There are few things in adulthood that make you positively giddy. Interviewing the Avett Brothers is one of them.
We talk with Scott Avett in anticipation of the Avett Brothers’ February 12th show in Charleston.
The 2012 tour that kicked off at the first of the year marks the release of the band’s newest album, currently untitled. Since they’re always putting touring in front of recording, a new album is a big deal. With several songs written over as long as an eight year period, Scott says, “the layers of time taken come through in the process.” He says this album has been heavily contemplated, more so than any of their other albums. Whereas they came to the “I and Love and You” album with everything in their arsenal, this time they came with a new, more instinctually structured approach to songwriting.
Which isn’t to say that’s how they approach their shows.
“We never wave a flag of perfection, it’s always a flag of improvement,” laughs Scott, regarding their “practicing in front of people” approach to shows. “We’ll become what we are becoming in front of people.”
This philosophy is in large part what makes them so fun to watch. Whether it’s at a large field at Bonnaroo or a more intimate setting, there’s something about the Avett Brothers that feels like you’re connected with them in a living room somewhere. They’re down to earth, relatable.
Scott, born and still based in North Carolina, loves that music in the South is so regional. NC has a different sound than TN. East Tennessee has a different sound than Nashville. “The South is really colorful,” he says, very proud of the way of life in the Carolinas. Never having thought about uprooting, he attributes a “Do It Yourself” attitude that has shaped him. “In North Carolina, you didn’t think about New York and LA…or at least I didn’t. I thought, ‘how do I do this myself? How do you come out of nowhere doing this?’”
Not like he never chased it. Early on, the band followed a few wild goose chases on the journey to “get discovered,” quickly learning to stop the madness. They instead learned to stop chasing and not count on being discovered; to just do what they loved, whether people were paying attention or not (in the beginning, they weren’t…one person even told them, “You make no sense on the radio”). Well you know how that goes…how they say you find love when you’re not looking for it? Guess the same goes for fame. “Our failure has been our fortune. Every time we lost, we had a necessity to redesign what success was for ourselves.”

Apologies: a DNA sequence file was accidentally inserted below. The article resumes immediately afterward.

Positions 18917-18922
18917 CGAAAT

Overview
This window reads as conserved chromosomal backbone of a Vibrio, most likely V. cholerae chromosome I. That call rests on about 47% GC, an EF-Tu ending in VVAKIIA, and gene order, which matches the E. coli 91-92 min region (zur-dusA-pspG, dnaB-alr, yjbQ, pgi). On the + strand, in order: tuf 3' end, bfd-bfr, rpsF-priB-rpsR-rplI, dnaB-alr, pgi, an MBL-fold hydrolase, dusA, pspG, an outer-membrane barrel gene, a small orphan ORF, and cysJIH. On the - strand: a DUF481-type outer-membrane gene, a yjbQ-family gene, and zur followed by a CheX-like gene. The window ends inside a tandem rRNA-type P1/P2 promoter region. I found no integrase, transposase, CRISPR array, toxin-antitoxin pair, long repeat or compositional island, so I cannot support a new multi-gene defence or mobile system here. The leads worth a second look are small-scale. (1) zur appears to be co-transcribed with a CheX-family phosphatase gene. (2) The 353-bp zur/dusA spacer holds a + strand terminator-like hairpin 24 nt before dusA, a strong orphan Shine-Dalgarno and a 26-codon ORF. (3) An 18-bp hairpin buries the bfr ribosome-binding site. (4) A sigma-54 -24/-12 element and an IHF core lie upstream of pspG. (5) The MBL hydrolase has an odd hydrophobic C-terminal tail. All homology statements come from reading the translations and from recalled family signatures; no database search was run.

We ask about Charleston memories and he laughs, “suuuurrre….,” reminiscing about a banjo incident. He had just started playing the banjo and had a handful of songs he could pull out like party tricks. He was downtown at the wedding reception of the father of the girl he was dating at the time. Daddio urges the banjo out. Scott starts showing off on his strings. A request comes for Rocky Top, which isn’t in his bag of party tricks. The father jokes, “What kind of banjo player doesn’t know Rocky Top?” Well, Scott says he was “much younger and more hot headed,” quickly getting defensive and combating with, “Well why don’t YOU come over here and play Rocky Top?!” He laughs thinking of the “chill out, kid…it’s a wedding reception” looks. He did ultimately learn to play it, although has since forgotten. “Maybe it’s in there somewhere,” he says.
When Scott’s not making music, he’s making art. He’s painting furiously right now, having just picked back up his paintbrush after seven months of touring. Literally and physically, he keeps his music and his visual art separate. “One can be a huge distraction for the other,” he says, explaining why he can’t listen to music with enticing lyrics while painting. Although the approach is the same: the subject matter always starts biographically, very specific to him…then the world shapes it and it transforms into something that is not his situation alone, more public, more accessible to all. We’ve got one of those multi-talented guys on our hands.
The music, the art, the Do-It-Yourself Homegrown success.
Here’s to the Avett Brothers.
We and Love and You.
Details on Charleston show
Buy tickets to Charleston show
Check out Scott Avett’s art